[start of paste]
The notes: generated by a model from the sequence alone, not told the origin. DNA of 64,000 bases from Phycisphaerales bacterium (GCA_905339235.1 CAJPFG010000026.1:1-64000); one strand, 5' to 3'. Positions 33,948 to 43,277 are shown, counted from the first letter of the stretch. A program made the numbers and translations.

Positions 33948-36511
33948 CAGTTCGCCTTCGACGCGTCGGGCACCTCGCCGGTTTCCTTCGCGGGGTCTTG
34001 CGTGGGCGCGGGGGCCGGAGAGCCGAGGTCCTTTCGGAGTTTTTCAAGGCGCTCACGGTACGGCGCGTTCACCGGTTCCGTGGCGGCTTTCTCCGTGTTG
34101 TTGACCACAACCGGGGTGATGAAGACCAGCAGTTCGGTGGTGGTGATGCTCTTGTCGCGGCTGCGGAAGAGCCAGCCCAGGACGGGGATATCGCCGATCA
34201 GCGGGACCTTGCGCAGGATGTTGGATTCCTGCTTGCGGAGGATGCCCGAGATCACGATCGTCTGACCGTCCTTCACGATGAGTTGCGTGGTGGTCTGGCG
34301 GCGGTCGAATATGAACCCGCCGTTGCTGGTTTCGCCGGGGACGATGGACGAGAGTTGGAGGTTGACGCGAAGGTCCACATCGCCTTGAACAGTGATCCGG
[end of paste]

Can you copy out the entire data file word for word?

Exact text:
The notes: generated by a model from the sequence alone, not told the origin. DNA of 64,000 bases from Phycisphaerales bacterium (GCA_905339235.1 CAJPFG010000026.1:1-64000); one strand, 5' to 3'. Positions 33,948 to 43,277 are shown, counted from the first letter of the stretch. A program made the numbers and translations.

Positions 33948-36511
33948 CAGTTCGCCTTCGACGCGTCGGGCACCTCGCCGGTTTCCTTCGCGGGGTCTTG
34001 CGTGGGCGCGGGGGCCGGAGAGCCGAGGTCCTTTCGGAGTTTTTCAAGGCGCTCACGGTACGGCGCGTTCACCGGTTCCGTGGCGGCTTTCTCCGTGTTG
34101 TTGACCACAACCGGGGTGATGAAGACCAGCAGTTCGGTGGTGGTGATGCTCTTGTCGCGGCTGCGGAAGAGCCAGCCCAGGACGGGGATATCGCCGATCA
34201 GCGGGACCTTGCGCAGGATGTTGGATTCCTGCTTGCGGAGGATGCCCGAGATCACGATCGTCTGACCGTCCTTCACGATGAGTTGCGTGGTGGTCTGGCG
34301 GCGGTCGAATATGAACCCGCCGTTGCTGGTTTCGCCGGGGACGATGGACGAGAGTTGGAGGTTGACGCGAAGGTCCACATCGCCTTGAACAGTGATCCGG